Francis is part of a new generation of classical architects who have recently gained a reputation for designing high quality works of architecture. Francis’s pursuit of architecture grew out of his passion for drawing and his love of historic buildings. He studied architecture at Cambridge University qualifying in 1994. While at Cambridge, he used his architectural skills to design numerous stage sets for various dramatic societies including The Footlights, The Cambridge Opera Society and The European Theatre Group.

Terry along with his colleague also talk about classical architecture in modern times at a recent TEDx Talk:

More Information available by clicking here. Not only does his website display great examples of classical architecture but he has a great blog with interesting writings and videos.

We would love to hear from you on what you think about this post. We sincerely appreciate all your comments – and – if you like this post please share it with friends. And feel free to contact us if you would like to discuss ideas for your next project!

Sincerely,

FRANK CUNHA III
I Love My Architect – Facebook


Understanding Classical Proportions in Architecture & Design #ILMA #ClassicalArchitecture #Design

662A391D-65D7-4ECA-9A3E-35D07140F9B4.jpegThe following is an easy to understand reference guide to understanding the basics of classical proportions:

Further reading:

  • Vitruvius: The Ten Books on Architecture by Vitruvius (Author), Herbert Langford Warren (Illustrator), Morris Hickey Morgan (Translator)
  • The American Vignola: A Guide to the Making of Classical Architecture by William R. Ware
  • The Five Books of Architecture by Sebastino Serlio
  • Canon of the Five Orders of Architecture by Giacomo Barozzi da Vignola (Author), John Leeke (Translator), David Watkin (Introduction)
  • The Four Books of Architecture by Andrea Palladio (Author), Adolf K. Placzek (Introduction)

We would love to hear from you on what you think about this post. We sincerely appreciate all your comments – and – if you like this post please share it with friends. And feel free to contact us if you would like to discuss ideas for your next project!

Sincerely,

FRANK CUNHA III
I Love My Architect – Facebook


Precedents in Architectural Composition: Measured Drawing at the Morris-Jumel Mansion Drawing Course for Architects & Students Hosted by ICAA

Great opportunity to earn 6 AIA LUs and 6 Credits Toward the Certificate in Classical Architecture.  New York City Event, September 21 & 22, 2018.  Follow link below for additional information about the event.   The course is intended for both students and seasoned architects, as drawings can be tailored to experience level. No specific artist training is required. Basic pencil drawing and drafting skills are recommended, including knowledge of the use of an architectural scale and tape measure. A passion for classical architecture and a love of drawing are required.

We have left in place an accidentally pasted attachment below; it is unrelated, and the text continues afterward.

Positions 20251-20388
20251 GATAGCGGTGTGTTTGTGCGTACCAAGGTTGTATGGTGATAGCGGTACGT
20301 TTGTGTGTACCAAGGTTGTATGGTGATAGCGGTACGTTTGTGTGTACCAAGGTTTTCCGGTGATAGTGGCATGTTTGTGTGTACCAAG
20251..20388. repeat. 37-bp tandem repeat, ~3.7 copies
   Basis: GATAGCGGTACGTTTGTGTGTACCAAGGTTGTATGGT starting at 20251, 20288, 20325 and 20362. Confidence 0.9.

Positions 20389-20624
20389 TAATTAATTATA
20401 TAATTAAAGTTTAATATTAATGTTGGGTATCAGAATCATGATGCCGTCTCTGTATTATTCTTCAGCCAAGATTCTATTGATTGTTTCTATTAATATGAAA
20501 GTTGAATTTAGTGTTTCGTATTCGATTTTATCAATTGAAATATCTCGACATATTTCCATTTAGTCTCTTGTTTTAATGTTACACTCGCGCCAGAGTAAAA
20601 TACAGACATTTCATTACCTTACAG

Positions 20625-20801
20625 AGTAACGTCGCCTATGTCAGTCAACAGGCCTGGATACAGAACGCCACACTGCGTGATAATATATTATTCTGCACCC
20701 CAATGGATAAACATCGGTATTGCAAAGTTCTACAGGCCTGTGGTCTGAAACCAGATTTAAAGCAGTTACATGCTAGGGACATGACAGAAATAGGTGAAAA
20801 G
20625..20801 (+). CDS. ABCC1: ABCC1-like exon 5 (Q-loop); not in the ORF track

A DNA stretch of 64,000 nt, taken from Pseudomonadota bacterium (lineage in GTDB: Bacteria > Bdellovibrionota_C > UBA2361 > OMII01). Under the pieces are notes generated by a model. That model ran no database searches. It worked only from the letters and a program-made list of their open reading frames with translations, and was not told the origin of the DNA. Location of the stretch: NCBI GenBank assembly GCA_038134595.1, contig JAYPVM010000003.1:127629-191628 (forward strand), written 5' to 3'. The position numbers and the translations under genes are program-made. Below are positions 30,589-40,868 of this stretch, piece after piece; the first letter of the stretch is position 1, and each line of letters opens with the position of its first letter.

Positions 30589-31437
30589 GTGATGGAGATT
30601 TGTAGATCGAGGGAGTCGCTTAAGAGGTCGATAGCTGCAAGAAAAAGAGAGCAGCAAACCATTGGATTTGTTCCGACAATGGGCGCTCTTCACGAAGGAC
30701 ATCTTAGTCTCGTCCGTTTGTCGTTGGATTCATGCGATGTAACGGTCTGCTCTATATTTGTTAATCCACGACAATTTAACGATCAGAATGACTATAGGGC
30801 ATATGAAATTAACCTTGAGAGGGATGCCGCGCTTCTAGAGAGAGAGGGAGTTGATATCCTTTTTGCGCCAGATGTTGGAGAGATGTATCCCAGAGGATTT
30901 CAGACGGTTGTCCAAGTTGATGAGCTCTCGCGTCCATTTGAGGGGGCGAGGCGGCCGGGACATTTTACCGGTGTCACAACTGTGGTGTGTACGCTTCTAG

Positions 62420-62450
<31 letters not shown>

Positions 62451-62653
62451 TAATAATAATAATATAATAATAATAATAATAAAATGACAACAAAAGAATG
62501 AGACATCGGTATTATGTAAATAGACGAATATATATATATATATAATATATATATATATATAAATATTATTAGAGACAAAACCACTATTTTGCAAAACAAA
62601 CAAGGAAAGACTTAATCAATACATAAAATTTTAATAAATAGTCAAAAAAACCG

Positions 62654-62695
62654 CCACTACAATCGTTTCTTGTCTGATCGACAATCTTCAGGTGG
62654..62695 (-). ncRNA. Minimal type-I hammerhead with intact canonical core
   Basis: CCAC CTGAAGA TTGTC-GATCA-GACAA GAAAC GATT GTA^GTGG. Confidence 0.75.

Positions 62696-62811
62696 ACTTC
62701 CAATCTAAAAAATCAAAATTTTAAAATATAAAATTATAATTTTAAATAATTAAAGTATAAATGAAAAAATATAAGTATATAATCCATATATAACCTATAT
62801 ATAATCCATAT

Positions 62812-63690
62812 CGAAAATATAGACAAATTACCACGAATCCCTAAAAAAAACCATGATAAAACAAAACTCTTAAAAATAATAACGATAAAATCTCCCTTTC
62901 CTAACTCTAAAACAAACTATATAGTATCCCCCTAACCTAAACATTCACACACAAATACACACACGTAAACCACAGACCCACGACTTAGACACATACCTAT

The Institute of Classical Architecture & Art (ICAA) is a nonprofit membership organization committed to promoting and preserving the practice, understanding, and appreciation of classical design.

chrisman-featured

“Regarding Roman Buildings, I began to measure all their parts minutely and with the greatest care. I became so assiduous an investigator of such things that, being unable to find anything that was not made with fine judgment and beautiful proportions. I repeatedly visited various parts of Italy and abroad in order to understand the totality of buildings from their parts and commit them to drawings.”
– Andrea Palladio, Forward to The Four Books on Architecture

We would love to hear from you on what you think about this post. We sincerely appreciate all your comments – and – if you like this post please share it with friends. And feel free to contact us if you would like to discuss ideas for your next project!

Sincerely,

FRANK CUNHA III
I Love My Architect – Facebook


Prototyping Future Worlds with Futurist Architect Filmmaker @Liam_Young featured on Mind & Machine Podcast with Host @AugustBradley #Technology #Art #Film #ilmaBlog

Earlier this week I heard a great podcast on Mind & Machine, hosted by August Bradley I wanted to share with you.
MIND & MACHINE: Future Technology, Futurist Ideas (Published on Apr 9, 2018)

Liam Young, Speculative Architect, Futurist, Sci-fi Shaper, Extreme Explorer, Provocateur, Technology Storyteller, who uses his design background combined with experience in crafting environments to prototype new worlds — worlds that reveal unexpected aspects of how we live today and how we will live in the future. Liam teaches speculative architecture and world building at Sci Arc, a leading architecture school. He founded Unknown Fields, a nomadic studio documenting expeditions to the ends of the earth, exploring unusual forgotten landscapes, and obsolete ecologies. And Liam has co-founded Tomorrows Thoughts Today, a futures think tank envisioning fantastic speculative urban settings of tomorrow.
Podcast version at: https://is.gd/MM_on_iTunes

More about and from Liam at:

http://www.propela.co.uk/liamyoung
MIND & MACHINE features interviews by August Bradley with leaders in transformational technologies.
Twitter: https://twitter.com/augustbradley
Instagram: http://www.instagram.com/mindandmachine
Website: https://www.MindAndMachine.io